Johnson & Johnson ordered to pay US$4.7 billion in talc cancer case

Postado Julho 13, 2018

Johnson & Johnson has been ordered to pay almost $4.7bn (£3.58bn) in damages to 22 women who claim the company's talcum powder contributed to them developing ovarian cancer.

Thursday's massive verdict, handed down in the Circuit Court of the City of St. Louis, was comprised of $550 million in compensatory damages and $4.14 billion in punitive damages, according to an online broadcast of the trial by Courtroom View Network. The firm is embroiled in several cases against its trademark baby powder. Johnson & Johnson sold the product to Valeant Pharmaceuticals International in 2012.

In a statement, it described the trial as 'a fundamentally unfair process that allowed plaintiffs to present a group of 22 women, most of whom had no connection to Missouri, in a single case all alleging that they developed ovarian cancer'.

This is not the first case brought against the company, nor will it be the last. There are thousands of cases now making their way through court systems all around the country. In five of the cases, women who sued have had a favorable verdict. All of those cases are in various stages of appeal.

The company has, since then, been sued by thousands of women and in August 2017, it was ordered by a Los Angeles jury to pay damages of Dollars 417 million to a hospital receptionist, who developed ovarian cancer after using Johnson's Baby Powder for decades. Goodrich predicted the verdict would be reversed.

Johnson & Johnson plans to appeal the decision.

The science is still up for debate. Numerous other women involved took the stand at trial to talk about their use of the products and how ovarian cancer affected their lives.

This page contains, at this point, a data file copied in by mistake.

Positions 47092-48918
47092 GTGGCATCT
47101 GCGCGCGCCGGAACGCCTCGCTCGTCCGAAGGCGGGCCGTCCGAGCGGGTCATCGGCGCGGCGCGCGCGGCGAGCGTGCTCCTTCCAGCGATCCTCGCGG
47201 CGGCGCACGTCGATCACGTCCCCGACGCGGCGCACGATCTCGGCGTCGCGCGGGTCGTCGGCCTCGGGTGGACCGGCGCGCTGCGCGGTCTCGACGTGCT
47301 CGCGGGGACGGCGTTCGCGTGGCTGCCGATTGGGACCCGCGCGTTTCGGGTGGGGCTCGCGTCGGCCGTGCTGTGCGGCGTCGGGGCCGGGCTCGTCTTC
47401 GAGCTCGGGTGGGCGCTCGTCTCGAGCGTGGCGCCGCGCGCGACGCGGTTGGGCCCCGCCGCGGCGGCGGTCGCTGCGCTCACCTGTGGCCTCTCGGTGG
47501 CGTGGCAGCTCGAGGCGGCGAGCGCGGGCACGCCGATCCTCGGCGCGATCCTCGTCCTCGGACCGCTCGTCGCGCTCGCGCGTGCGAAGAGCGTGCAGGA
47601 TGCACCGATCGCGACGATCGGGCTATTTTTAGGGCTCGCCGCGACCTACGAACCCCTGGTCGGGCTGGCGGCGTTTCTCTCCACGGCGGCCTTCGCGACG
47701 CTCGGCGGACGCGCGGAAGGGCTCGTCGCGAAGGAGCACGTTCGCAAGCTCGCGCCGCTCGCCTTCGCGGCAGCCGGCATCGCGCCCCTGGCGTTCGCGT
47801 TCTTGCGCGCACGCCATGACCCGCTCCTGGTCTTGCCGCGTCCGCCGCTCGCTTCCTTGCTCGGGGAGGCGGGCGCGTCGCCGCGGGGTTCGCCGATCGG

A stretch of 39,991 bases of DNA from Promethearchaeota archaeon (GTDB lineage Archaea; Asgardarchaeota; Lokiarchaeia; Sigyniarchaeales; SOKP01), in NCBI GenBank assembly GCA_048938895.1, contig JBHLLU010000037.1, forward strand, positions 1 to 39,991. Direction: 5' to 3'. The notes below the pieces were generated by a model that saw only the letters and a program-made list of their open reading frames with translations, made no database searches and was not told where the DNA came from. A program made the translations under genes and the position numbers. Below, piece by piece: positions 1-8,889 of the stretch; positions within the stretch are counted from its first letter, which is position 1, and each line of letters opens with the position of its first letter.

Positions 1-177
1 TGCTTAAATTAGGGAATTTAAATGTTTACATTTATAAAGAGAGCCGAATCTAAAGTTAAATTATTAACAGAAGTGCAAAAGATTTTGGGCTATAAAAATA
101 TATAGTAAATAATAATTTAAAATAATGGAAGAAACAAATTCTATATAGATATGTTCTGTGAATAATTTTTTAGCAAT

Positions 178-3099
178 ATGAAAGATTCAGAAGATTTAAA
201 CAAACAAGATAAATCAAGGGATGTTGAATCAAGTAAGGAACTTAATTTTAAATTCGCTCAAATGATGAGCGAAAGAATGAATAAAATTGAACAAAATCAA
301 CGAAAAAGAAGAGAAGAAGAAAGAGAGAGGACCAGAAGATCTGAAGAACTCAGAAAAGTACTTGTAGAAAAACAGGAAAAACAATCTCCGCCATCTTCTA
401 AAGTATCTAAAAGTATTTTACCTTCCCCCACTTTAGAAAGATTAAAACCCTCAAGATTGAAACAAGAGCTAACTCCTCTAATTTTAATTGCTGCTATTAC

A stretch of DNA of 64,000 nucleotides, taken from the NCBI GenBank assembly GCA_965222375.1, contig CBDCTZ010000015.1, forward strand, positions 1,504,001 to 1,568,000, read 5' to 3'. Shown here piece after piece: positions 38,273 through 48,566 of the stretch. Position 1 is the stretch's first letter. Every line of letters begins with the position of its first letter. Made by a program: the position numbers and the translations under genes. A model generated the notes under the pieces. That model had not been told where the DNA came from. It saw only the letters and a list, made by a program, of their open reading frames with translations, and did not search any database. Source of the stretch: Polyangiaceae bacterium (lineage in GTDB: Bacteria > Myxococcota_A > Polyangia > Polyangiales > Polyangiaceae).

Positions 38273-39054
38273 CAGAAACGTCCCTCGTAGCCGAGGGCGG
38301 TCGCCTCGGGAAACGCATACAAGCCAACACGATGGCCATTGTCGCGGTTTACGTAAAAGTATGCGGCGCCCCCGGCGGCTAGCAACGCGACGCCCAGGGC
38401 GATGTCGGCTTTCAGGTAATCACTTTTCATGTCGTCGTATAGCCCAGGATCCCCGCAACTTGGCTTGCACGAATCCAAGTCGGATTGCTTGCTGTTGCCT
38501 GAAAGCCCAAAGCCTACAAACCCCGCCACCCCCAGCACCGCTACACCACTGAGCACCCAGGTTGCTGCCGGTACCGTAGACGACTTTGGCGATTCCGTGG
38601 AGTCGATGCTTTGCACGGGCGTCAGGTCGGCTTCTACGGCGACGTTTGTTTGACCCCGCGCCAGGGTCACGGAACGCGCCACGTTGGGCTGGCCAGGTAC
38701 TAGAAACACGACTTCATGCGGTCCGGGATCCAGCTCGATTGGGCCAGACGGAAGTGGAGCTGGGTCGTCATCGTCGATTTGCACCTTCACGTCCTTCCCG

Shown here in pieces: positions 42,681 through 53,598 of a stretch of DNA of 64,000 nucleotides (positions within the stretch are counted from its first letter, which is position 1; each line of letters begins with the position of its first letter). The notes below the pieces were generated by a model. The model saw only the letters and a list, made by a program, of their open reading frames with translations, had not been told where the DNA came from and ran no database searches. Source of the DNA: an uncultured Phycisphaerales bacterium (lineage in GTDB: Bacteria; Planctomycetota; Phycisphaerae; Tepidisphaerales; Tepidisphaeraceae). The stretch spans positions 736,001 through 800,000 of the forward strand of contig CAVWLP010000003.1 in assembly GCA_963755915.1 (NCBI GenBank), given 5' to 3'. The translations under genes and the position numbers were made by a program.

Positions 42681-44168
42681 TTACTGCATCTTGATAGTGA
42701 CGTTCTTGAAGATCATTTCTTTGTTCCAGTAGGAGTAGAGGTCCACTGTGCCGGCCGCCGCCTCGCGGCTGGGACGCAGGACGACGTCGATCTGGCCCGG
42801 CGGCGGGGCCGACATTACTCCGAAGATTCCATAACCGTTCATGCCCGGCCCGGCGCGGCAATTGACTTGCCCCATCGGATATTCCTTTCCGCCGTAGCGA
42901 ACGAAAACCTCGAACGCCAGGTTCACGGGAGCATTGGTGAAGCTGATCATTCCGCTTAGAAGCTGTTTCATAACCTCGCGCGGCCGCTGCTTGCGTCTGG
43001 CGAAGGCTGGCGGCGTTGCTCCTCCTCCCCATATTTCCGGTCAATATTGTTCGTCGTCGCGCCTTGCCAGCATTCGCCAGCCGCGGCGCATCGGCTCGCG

"Given evidence is inconsistent we do advocate a "better safe than sorry" attitude and advise that women using talc on their genitals stop doing so". Other studies have not shown a connection.

Despite inconclusive evidence, there have been concerns that using talcum powder on the genitals can lead to ovarian cancer. In the United States, government agencies and medical associations that track what causes cancer believe the topic needs more research to know for sure. The watchdog did not find asbestos contamination.

J&J is also fighting a separate battle with plaintiffs who blame the company's talc products for their developing mesothelioma, a form of cancer generally found in the lungs, that is linked to asbestos exposure. "Then someone at J&J decides to expose babies to asbestos?"

This is the country's first talc/asbestos-induced ovarian cancer verdict.

Asbestos fibers and talc particles were found in the ovarian tissues of numerous women, the plaintiffs' lawyers said. The women in this case claim to have all used talc based powder for decades to keep their bodies smelling fresh and clean, particularly in their genital area.